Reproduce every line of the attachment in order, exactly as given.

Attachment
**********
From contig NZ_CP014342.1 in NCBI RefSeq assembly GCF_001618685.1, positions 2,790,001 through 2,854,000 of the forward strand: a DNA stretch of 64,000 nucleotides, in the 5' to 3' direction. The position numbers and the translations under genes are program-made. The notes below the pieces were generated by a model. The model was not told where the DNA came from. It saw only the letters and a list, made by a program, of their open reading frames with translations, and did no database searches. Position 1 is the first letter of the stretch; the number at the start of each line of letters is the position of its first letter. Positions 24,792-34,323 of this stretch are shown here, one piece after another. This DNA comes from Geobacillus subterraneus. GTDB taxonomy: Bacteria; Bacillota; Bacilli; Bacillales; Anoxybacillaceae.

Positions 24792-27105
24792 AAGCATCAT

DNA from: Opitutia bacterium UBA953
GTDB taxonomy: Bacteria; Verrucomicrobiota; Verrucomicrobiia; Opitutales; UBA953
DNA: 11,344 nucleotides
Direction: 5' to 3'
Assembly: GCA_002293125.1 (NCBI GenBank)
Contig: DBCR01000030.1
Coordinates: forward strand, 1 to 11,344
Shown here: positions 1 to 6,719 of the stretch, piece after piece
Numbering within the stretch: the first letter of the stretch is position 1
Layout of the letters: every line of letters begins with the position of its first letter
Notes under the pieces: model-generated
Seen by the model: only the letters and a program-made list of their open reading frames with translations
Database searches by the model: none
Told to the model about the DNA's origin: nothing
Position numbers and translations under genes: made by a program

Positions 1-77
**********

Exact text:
From contig NZ_CP014342.1 in NCBI RefSeq assembly GCF_001618685.1, positions 2,790,001 through 2,854,000 of the forward strand: a DNA stretch of 64,000 nucleotides, in the 5' to 3' direction. The position numbers and the translations under genes are program-made. The notes below the pieces were generated by a model. The model was not told where the DNA came from. It saw only the letters and a list, made by a program, of their open reading frames with translations, and did no database searches. Position 1 is the first letter of the stretch; the number at the start of each line of letters is the position of its first letter. Positions 24,792-34,323 of this stretch are shown here, one piece after another. This DNA comes from Geobacillus subterraneus. GTDB taxonomy: Bacteria; Bacillota; Bacilli; Bacillales; Anoxybacillaceae.

Positions 24792-27105
24792 AAGCATCAT

DNA from: Opitutia bacterium UBA953
GTDB taxonomy: Bacteria; Verrucomicrobiota; Verrucomicrobiia; Opitutales; UBA953
DNA: 11,344 nucleotides
Direction: 5' to 3'
Assembly: GCA_002293125.1 (NCBI GenBank)
Contig: DBCR01000030.1
Coordinates: forward strand, 1 to 11,344
Shown here: positions 1 to 6,719 of the stretch, piece after piece
Numbering within the stretch: the first letter of the stretch is position 1
Layout of the letters: every line of letters begins with the position of its first letter
Notes under the pieces: model-generated
Seen by the model: only the letters and a program-made list of their open reading frames with translations
Database searches by the model: none
Told to the model about the DNA's origin: nothing
Position numbers and translations under genes: made by a program

Positions 1-77